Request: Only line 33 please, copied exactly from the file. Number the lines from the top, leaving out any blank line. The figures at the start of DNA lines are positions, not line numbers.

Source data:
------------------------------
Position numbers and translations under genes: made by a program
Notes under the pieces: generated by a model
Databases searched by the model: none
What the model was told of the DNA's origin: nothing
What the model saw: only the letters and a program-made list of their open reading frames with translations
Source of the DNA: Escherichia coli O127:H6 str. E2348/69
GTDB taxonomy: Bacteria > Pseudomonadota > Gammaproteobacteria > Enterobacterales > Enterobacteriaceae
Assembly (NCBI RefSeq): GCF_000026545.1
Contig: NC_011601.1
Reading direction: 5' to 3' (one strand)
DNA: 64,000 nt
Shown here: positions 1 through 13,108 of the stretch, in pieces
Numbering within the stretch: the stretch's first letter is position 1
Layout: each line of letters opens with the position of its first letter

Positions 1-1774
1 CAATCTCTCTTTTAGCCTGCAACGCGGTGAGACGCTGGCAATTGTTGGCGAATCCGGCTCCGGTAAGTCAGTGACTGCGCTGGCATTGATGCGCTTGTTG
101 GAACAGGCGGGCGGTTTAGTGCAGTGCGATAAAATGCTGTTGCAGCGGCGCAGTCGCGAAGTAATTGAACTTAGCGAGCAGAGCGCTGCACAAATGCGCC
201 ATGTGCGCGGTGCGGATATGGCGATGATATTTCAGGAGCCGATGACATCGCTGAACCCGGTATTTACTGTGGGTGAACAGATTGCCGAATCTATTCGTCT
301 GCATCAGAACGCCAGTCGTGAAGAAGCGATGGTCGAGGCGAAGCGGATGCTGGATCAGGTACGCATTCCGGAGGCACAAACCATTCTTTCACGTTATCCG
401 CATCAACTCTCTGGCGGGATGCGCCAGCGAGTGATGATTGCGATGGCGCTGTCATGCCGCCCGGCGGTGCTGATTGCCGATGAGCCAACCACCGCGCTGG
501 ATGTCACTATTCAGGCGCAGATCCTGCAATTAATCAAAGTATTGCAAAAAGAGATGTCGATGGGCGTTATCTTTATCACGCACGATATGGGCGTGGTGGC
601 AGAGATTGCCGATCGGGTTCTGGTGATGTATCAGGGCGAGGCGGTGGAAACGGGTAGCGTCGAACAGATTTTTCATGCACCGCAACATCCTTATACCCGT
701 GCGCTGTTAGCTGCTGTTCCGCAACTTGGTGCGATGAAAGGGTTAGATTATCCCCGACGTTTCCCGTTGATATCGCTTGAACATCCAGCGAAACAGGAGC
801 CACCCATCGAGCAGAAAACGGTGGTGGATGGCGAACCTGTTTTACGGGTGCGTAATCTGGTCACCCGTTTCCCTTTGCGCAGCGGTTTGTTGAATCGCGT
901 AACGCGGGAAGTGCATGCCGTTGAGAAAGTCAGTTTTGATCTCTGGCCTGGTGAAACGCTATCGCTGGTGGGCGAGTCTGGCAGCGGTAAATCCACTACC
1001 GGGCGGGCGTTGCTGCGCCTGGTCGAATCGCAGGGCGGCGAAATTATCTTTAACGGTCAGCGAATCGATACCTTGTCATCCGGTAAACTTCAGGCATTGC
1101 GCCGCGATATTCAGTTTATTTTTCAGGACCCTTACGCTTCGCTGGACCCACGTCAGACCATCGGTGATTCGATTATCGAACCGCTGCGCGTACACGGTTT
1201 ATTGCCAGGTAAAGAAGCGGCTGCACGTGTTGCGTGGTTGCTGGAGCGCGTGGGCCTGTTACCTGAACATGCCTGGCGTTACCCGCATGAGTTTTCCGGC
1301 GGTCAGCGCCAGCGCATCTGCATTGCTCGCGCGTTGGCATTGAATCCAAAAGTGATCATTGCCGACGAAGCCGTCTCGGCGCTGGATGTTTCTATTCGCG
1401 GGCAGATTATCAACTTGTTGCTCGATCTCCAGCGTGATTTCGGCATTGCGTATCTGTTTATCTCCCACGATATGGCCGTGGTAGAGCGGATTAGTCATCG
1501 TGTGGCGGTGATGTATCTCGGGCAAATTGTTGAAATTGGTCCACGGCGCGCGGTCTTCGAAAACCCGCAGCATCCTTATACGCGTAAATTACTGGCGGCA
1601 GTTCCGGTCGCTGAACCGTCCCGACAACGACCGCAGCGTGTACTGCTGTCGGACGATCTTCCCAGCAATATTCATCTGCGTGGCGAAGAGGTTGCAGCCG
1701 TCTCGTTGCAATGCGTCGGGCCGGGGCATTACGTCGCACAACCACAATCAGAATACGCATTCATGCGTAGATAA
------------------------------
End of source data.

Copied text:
1701 TCTCGTTGCAATGCGTCGGGCCGGGGCATTACGTCGCACAACCACAATCAGAATACGCATTCATGCGTAGATAA